“Health and wellbeing are profoundly shaped by our social and physical environments. Increasingly, it is recognised that health is more than a product of our genes or ‘luck’. Where we live, work and recreate can powerfully influence our life chances…we need to better understand how social contexts and social change shape health behaviours and illness experiences.”
The Southern Inland Health Initiative is the largest investment into rural health care in Western Australia’s history, with more than half a billion dollars being delivered through the State Government’s Royalties for Regions program.
The initiative – which covers more than 100 separate towns and over 1 million square kilometres of the southern inland region – aims to change the way communities access and utilise their health services.
Significant funds have been allocated towards boosting the role of primary health care in regional communities.
This innovative approach to improving health outcomes will challenge the way many existing services work, with a focus on getting individuals, organisations and communities to work together to look at local solutions to health issues.
Primary health care is about patient-focused care, encouraging integration and collaboration between service providers, consumers and the community to address factors such as:
- mental health
- the health of the elderly
- marginalised groups and Aboriginal people
- child and maternal health.
What does social health and emotional wellbeing mean under the Southern Inland Health Initiative?
Social health and emotional wellbeing acknowledges the importance of promoting a positive mental outlook and preventing problems before they arise.
It also takes into account the physical, social, emotional and cultural wellbeing of individuals and their communities.
Addressing these issues will assist individuals in rural communities to improve their health; while reducing the demand on hospital-based services.
This underpins the Southern Inland Health Initiative’s approach to primary health care in providing services that support both the well and unwell, and that are supported by communities, within communities.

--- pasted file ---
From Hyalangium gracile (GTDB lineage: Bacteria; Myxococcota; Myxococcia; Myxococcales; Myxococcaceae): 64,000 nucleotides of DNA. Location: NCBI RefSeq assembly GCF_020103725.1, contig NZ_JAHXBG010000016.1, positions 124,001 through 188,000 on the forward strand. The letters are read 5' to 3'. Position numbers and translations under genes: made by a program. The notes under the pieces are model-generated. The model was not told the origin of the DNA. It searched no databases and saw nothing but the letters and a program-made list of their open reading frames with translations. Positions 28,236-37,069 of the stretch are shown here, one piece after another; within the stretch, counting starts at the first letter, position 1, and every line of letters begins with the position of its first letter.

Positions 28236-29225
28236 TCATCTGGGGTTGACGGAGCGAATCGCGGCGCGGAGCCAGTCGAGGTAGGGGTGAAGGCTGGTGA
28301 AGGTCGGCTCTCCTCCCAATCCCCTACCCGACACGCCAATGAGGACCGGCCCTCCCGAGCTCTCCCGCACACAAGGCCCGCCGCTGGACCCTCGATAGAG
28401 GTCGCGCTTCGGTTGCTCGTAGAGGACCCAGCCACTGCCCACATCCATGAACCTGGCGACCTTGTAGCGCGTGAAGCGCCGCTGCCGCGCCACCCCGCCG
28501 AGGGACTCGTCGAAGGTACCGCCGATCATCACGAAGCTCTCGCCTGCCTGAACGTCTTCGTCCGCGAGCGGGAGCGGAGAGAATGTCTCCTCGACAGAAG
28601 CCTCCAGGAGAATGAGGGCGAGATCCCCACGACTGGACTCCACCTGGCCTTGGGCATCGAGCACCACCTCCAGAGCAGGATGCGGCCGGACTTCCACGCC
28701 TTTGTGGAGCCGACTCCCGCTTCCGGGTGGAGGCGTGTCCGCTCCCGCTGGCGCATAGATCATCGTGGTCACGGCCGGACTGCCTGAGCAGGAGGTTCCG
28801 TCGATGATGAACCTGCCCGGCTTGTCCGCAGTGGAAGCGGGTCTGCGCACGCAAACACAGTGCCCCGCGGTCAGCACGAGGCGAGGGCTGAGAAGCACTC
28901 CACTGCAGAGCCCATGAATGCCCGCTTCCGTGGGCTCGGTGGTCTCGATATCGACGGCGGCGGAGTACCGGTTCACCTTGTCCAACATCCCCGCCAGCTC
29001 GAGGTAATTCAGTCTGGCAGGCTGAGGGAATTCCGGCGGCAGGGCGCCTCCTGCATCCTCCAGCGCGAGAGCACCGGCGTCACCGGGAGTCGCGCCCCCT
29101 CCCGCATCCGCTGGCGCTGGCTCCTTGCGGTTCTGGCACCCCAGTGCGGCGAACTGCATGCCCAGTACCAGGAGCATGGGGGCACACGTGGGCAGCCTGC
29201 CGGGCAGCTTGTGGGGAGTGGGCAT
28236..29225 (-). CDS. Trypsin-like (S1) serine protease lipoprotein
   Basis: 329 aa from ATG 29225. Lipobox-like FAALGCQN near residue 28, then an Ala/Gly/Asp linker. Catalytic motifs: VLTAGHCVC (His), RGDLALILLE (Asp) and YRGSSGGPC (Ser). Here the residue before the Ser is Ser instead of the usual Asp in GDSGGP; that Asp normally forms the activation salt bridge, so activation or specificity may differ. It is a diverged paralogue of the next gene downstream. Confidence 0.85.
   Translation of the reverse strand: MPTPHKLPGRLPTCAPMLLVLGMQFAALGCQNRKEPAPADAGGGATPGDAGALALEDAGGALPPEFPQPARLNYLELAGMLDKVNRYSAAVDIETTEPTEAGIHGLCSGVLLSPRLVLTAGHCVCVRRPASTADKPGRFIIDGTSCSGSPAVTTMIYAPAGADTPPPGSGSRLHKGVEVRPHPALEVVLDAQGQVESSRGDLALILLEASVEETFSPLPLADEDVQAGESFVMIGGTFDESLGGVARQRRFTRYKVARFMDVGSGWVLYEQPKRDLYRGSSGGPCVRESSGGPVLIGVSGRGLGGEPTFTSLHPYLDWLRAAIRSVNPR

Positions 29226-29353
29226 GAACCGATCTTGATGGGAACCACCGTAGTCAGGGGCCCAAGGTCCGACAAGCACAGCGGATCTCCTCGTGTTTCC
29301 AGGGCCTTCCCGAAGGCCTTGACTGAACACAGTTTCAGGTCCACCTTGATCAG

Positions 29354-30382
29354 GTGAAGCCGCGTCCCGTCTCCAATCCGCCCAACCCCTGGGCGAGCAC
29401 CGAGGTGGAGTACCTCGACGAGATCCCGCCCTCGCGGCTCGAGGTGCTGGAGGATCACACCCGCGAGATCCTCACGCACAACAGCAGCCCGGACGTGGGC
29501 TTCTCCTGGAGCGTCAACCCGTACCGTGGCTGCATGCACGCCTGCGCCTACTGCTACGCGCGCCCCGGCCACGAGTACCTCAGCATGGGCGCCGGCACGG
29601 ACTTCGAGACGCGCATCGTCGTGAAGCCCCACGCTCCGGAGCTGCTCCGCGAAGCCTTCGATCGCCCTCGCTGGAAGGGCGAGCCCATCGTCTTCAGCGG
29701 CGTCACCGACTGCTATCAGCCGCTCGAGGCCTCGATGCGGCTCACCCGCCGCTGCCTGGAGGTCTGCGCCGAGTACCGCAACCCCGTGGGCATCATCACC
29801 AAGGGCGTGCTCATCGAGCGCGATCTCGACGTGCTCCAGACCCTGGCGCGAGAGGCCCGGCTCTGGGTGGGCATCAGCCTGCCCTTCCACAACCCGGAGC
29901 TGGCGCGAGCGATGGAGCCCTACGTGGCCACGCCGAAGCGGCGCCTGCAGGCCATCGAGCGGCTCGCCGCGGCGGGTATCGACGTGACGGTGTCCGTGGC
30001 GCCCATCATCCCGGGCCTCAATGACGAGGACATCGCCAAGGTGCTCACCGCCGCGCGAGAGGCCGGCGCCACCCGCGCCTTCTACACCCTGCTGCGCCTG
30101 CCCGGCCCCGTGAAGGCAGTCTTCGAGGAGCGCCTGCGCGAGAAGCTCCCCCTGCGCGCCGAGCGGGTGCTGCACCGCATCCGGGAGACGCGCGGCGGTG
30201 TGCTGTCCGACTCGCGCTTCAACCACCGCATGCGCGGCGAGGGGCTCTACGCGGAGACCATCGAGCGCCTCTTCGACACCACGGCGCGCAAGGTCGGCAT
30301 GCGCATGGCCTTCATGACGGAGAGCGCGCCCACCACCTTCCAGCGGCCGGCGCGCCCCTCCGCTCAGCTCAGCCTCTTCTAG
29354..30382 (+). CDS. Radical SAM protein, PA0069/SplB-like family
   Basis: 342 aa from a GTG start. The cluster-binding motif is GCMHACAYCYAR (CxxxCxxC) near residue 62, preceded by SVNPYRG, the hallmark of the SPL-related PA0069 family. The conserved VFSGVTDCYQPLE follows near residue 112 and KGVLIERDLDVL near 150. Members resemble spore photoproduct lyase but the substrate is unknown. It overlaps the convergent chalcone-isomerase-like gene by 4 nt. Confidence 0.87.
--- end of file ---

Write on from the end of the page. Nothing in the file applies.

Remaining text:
Mental health is an important component of primary health care under the Southern Inland Health Initiative, along with:
- general practice
- health promotion
- early childhood
- aged care services.
As outlined in the extract from the Mental Health Strategic Intent WACHS (April 2011):
“In general the prevalence of mental health conditions in rural and remote Australia has been estimated as equivalent to levels in major cities. However, rural Australians face greater challenges as a result of such conditions, due to both the difficulty of accessing the support needed for mental illness and to the greater visibility and stigma… due to factors such as financial uncertainty, social isolation, high levels of unemployment, poor access to housing, social and other services.”
The Southern Inland Health Initiative’s emphasis on social health and wellbeing aligns with national mental health priority areas, which include:
- social inclusion and recovery
- service access, coordination and continuity of care
- accountability measuring and reporting success
- prevention and early intervention
- quality improvement and innovation.
The aim, under the initiative is to keep people well, active and engaged in their community, work and social environments. This may include:
- partnership and collaboration with agencies and across sectors
- community participation in health service planning and delivery
- health literacy and system design to support informed decisions about health care
- social determinants of health, including health promotion and illness prevention
- a holistic and integrated multidisciplinary approach to health care
- localised decision making and engagement, and evidence based practice by combining scientifically sound evidence, socially and culturally acceptable procedures and technology and by encouraging innovative practices.
What will the Southern Inland Health Initiative deliver?
The key elements to ensuring social health and wellbeing include:
- effective linkages within and between services that provide coordination and integration of service delivery at a local level
- community participation to make sure health services are based on local need
- consideration of all levels of wellness
- patient-centred care where there is a shared responsibility for patient outcomes.
The Southern Inland Health Initiative is delivering a greater focus on primary health care, including the Primary Care Integration Coordinators.
They are involved in:
- encouraging cooperation, collaboration and coordination between services
- making sure the integration of these services align with the more traditional hospital based services – both regional and tertiary.
Extensive planning for services has been held across the southern inland catchment.
This planning has taken into account all aspects of service provision:
It has also taken into consideration that people or carers may choose to access health services from different providers, such as:
- community groups
- GP services
- non-government organisations
- mental health services
- self-help or self-management of their condition.
The health services planning has helped to:
- determine the full extent of the primary health care services needed in each community
- scope services based on the future health needs of these communities.
This has been an important process to identify gaps, plan for service delivery and clarify agency roles and responsibilities.
Southern Inland Health Initiative
WA Country Health Service